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How often do you engage with or witness death in your work? How has this experience or the lack of it shaped your view of death? Has it gotten easier or harder for you to accept the fact of death? As you explain, include your clinical specialty.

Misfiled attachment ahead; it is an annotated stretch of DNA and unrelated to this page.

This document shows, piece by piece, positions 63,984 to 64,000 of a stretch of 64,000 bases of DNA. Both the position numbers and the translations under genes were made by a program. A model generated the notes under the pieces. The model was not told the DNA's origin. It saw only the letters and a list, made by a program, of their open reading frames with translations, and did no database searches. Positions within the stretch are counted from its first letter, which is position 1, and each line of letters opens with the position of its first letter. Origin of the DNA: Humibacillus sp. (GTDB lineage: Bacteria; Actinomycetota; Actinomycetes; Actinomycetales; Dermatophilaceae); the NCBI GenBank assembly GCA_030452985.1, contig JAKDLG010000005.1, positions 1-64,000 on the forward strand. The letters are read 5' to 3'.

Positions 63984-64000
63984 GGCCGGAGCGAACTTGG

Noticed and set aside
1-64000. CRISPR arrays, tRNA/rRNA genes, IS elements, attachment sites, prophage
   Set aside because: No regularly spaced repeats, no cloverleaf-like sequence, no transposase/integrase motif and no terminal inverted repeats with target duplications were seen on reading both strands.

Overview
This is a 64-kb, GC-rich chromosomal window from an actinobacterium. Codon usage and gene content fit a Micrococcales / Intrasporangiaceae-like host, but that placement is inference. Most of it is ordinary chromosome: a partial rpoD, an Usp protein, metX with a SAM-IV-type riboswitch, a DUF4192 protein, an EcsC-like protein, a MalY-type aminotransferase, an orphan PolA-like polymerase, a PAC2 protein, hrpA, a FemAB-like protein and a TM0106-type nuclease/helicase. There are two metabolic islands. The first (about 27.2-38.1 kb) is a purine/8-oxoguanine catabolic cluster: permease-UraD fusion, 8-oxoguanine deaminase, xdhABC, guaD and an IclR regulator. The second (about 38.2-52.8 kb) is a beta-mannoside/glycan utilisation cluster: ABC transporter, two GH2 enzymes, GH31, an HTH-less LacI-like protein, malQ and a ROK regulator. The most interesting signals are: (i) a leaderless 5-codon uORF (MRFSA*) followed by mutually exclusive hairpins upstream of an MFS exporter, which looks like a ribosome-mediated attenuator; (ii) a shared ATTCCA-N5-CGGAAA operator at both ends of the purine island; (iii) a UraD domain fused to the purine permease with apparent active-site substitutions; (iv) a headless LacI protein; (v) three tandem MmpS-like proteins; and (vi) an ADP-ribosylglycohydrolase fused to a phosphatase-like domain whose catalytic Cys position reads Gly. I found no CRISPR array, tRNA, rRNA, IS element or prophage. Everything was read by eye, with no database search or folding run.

I encounter death almost daily or every other day. The form of death that I encounter in my line of work is heart very heart breaking, not that death in general is heart breaking. I work in OB/GYN, and have been in this field for over 7 years now, first as a medical assistant and now a nurse. When I first started 7 years ago and I had my first patient that just recently found out that she had a fetal demise it was challenging to accept that I would be dealing with women who are having a miscarriage. As they years have gone on, it is easier to deal with the fetal demises and the knowledge on how to properly comfort and educate the patients. To me the first trimester losses are the easiest for me to deal with, the second and third trimester losses are very difficult. There are a few patients that I remember and their cries as they find out their baby has passed at 36 weeks along. I had a patient that I formed a bond with, as I was her medical assistant her entire pregnancy, she was having twins. Both babies were born very healthy, a year passes and she comes back in for a consult. As I am talking with her about the reason of her visit, she informed me that one of the boys crawled their way to the family pool and drowned on accident. While in the room with the patient I could not help but just cry with her. That was one of the hardest deaths in the medical career. I had another lady find out around 17 weeks that she had a demise. While I was down at the other end of the building, you could just hear her wail and cry. While the death I deal with is not due to old age, injuries, medical illness, or with humans outside of the womb, it is very difficult to deal with at times.